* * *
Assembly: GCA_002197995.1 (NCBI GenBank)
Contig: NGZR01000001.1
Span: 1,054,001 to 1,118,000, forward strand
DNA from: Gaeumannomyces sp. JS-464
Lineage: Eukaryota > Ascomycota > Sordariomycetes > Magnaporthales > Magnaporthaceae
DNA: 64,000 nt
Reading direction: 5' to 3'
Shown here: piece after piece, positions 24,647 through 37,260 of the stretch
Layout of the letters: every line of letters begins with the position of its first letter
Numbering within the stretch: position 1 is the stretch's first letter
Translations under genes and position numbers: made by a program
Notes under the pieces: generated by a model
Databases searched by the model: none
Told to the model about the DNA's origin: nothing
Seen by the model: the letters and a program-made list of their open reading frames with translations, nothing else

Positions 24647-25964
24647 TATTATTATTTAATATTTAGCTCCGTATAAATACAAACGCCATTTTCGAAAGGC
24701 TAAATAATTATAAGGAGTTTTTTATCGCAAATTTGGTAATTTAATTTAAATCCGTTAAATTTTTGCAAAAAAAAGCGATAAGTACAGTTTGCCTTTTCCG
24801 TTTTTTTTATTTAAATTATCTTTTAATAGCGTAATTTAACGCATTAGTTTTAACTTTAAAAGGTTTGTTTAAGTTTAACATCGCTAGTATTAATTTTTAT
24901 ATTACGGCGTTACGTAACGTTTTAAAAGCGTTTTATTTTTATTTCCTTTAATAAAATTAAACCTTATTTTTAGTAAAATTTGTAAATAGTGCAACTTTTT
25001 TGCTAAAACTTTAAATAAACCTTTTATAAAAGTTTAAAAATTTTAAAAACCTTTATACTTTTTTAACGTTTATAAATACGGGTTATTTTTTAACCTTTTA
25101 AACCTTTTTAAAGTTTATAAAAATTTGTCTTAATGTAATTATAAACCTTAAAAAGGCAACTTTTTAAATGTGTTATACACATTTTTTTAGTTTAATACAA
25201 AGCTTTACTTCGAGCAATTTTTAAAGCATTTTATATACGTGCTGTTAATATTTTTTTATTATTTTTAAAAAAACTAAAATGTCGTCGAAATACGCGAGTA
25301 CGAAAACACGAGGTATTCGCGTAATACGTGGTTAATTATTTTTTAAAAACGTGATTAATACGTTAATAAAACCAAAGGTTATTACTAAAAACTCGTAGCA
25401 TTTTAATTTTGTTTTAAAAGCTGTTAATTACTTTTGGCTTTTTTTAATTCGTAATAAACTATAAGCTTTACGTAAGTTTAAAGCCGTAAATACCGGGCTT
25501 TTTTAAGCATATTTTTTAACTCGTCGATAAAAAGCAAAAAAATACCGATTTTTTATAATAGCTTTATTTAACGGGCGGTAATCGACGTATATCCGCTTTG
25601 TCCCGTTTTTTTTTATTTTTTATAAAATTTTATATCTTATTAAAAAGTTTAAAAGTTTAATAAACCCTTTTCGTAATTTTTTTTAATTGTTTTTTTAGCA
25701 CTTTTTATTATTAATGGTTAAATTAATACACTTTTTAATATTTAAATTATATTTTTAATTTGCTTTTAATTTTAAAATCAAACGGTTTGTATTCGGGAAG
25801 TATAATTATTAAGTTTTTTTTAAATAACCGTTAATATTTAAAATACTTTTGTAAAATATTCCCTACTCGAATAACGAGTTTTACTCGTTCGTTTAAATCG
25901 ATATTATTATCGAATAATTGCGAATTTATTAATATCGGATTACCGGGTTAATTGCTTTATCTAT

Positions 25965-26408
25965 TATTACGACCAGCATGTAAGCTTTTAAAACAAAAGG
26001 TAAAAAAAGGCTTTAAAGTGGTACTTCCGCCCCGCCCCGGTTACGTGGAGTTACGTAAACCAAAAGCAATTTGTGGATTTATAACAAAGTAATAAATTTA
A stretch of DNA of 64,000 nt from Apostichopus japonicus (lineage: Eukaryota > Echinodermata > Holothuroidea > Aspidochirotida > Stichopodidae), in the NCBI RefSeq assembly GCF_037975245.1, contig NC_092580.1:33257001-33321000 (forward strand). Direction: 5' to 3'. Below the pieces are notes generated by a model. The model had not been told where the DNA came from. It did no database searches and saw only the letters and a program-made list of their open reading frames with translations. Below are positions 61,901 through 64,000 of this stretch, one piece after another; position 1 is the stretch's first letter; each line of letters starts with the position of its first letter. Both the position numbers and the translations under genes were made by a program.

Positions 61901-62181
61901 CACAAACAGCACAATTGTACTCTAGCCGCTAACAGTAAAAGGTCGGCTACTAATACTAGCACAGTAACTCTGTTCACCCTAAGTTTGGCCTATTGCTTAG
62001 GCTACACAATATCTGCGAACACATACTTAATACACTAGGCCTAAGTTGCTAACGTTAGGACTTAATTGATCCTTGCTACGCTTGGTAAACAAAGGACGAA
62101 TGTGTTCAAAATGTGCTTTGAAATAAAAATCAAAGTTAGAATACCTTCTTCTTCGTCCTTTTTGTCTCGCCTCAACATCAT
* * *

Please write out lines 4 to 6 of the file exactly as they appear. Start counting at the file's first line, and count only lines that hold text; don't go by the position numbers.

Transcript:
DNA from: Gaeumannomyces sp. JS-464
Lineage: Eukaryota > Ascomycota > Sordariomycetes > Magnaporthales > Magnaporthaceae
DNA: 64,000 nt